On Friday, advocates and survivors of sexual assault went to the Department of Education to demand that Secretary DeVos listen to their concerns about the continuation and enforcement of Title IX, which promises freedom from sex discrimination in order to achieve equal access to education.
Activists, led by The Action Network, are calling on DeVos to commit to protecting survivors by enforcing Title IX. They are also asking her to uphold the guidance for all students, including trans and disabled students, and to hire appropriate legal counsel with track records that demonstrate support for survivors.
This week, the Education Department hired Candice Jackson to be the new secretary for civil rights. Jackson is a critic of feminism and programs that aim to assist people of color, and she has called the women who accused President Trump of sexual violence “fake victims.” This is the woman now in charge of enforcing Title IX and protecting victims of sexual assault.
“It bothers me most if Secretary DeVos is going to really dumb down Title IX enforcement,” said former Vice President Joe Biden, a passionate advocate for sexual assault prevention. “The real message, the real frightening message you’re going to send out is, our culture says it’s OK. You know, the major reason why women drop out of college when they’re a freshman is because of sexual assault. Not their grades, sexual assault. And so, it would be devastating.”
Throughout her time as a philanthropist focused on education—her only experience relevant to the office she now holds—DeVos consistently failed to support Title IX. Instead, her family has supported Grove City College, an institution notorious for refusing to comply with Title IX. DeVos herself has given thousands of dollars to the Foundation for Individual Rights in Education (FIRE), a group that has actively opposed the Department of Education’s guidance on sexual assault and has sought to make it more difficult for survivors to prove sexual misconduct in school grievance hearings.
When asked in her confirmation hearing whether she intended to uphold the Department’s guidance concerning sexual assault on college campuses, DeVos said an immediate decision on the matter would be “premature.” She went on to voice her support for the Safe Campus Act, a bill that would require sexual assault survivors to file a report with the police if they wanted their school to investigate a sex crime. The bill, supported by FIRE, was so extreme that groups representing fraternities and sororities had to backtrack on their early support of the bill because of student outcry.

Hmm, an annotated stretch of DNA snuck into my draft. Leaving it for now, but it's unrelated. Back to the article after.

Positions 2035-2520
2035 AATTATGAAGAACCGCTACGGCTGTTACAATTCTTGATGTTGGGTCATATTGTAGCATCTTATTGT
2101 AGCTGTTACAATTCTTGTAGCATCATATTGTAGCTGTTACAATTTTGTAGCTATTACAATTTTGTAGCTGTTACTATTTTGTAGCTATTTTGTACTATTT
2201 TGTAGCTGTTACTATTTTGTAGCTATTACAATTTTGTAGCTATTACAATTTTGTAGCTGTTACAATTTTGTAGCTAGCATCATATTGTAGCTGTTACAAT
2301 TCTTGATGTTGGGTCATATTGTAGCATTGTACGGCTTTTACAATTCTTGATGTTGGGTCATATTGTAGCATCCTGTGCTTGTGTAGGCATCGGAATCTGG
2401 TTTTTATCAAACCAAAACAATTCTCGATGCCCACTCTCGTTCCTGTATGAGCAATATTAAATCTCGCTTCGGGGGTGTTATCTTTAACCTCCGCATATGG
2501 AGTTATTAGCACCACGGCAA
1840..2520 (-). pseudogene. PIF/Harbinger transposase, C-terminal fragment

DeVos has already helped the President remove Title IX protections for transgender students. In February, she signed onto a joint letter with the Department of Justice claiming that Obama had not sought proper legal analysis or provided appropriate explanation when he expanded Title IX to protect transgender students and stipulated that a provision of that would be to allow students to use whichever restroom corresponded to their gender identity.
Her letter led to the Supreme Court sending the case of transgender student Gavin Grimm back down to the appeal’s court for reconsideration, refusing to hear the case in light of Trump and DeVos’s rescinding of Title IX protections for transgender students. The lawsuit in question had been filed against the Gloucester County School Board on behalf of 17 year old transgender student Gavin Grimm after he was barred from using the boys’ restroom at his Virginia high school. His lawyers argued the discriminatory bathroom policy was a violation of Title IX.
Media Resources: Teen Vogue 4/17/17; Huffington Post 4/14/17; Feminist Majority Foundation 2/15/17, 3/6/17